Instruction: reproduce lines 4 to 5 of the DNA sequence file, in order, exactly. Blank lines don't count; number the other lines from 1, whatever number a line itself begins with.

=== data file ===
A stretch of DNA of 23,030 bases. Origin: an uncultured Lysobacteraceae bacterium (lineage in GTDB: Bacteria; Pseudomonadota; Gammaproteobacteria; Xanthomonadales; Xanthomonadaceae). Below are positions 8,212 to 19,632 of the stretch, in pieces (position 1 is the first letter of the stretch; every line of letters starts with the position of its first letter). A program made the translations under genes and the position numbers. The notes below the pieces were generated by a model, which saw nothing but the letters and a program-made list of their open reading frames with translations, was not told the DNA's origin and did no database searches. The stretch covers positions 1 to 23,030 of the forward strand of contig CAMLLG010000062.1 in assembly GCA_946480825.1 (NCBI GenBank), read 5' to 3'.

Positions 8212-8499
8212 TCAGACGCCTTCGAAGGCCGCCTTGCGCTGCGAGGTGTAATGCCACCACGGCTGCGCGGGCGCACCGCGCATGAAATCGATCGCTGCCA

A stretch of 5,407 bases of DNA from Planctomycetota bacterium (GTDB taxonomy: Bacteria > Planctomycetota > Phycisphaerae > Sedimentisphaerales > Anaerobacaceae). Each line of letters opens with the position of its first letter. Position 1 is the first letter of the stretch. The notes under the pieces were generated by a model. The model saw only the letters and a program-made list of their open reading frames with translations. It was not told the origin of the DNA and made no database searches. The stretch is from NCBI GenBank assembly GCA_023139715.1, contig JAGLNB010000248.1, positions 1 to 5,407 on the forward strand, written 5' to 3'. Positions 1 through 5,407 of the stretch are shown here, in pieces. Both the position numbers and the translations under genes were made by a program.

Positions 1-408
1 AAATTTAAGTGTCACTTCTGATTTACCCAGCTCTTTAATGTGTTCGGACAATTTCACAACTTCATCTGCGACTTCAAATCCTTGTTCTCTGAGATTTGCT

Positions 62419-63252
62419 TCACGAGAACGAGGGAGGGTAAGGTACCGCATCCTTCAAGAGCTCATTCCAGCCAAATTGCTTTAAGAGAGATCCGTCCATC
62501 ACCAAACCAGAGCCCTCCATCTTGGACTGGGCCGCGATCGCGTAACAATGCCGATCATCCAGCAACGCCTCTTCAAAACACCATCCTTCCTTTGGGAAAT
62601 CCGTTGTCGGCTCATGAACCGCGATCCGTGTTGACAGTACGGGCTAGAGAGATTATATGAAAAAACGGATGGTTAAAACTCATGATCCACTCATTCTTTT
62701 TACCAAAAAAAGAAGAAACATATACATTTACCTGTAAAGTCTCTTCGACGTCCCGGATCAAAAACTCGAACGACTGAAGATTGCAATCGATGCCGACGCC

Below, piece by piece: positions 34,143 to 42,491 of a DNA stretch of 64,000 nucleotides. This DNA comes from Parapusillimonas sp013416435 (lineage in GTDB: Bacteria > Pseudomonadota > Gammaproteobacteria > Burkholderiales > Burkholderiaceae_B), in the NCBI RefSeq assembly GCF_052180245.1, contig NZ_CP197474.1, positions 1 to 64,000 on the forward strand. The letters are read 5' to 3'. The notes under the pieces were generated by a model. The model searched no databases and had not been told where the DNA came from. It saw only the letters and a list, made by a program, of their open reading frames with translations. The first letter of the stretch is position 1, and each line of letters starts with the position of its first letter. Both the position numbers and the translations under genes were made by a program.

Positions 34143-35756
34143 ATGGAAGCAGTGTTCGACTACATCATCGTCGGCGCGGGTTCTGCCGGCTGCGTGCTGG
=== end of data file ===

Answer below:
A stretch of 5,407 bases of DNA from Planctomycetota bacterium (GTDB taxonomy: Bacteria > Planctomycetota > Phycisphaerae > Sedimentisphaerales > Anaerobacaceae). Each line of letters opens with the position of its first letter. Position 1 is the first letter of the stretch. The notes under the pieces were generated by a model. The model saw only the letters and a program-made list of their open reading frames with translations. It was not told the origin of the DNA and made no database searches. The stretch is from NCBI GenBank assembly GCA_023139715.1, contig JAGLNB010000248.1, positions 1 to 5,407 on the forward strand, written 5' to 3'. Positions 1 through 5,407 of the stretch are shown here, in pieces. Both the position numbers and the translations under genes were made by a program.

Positions 1-408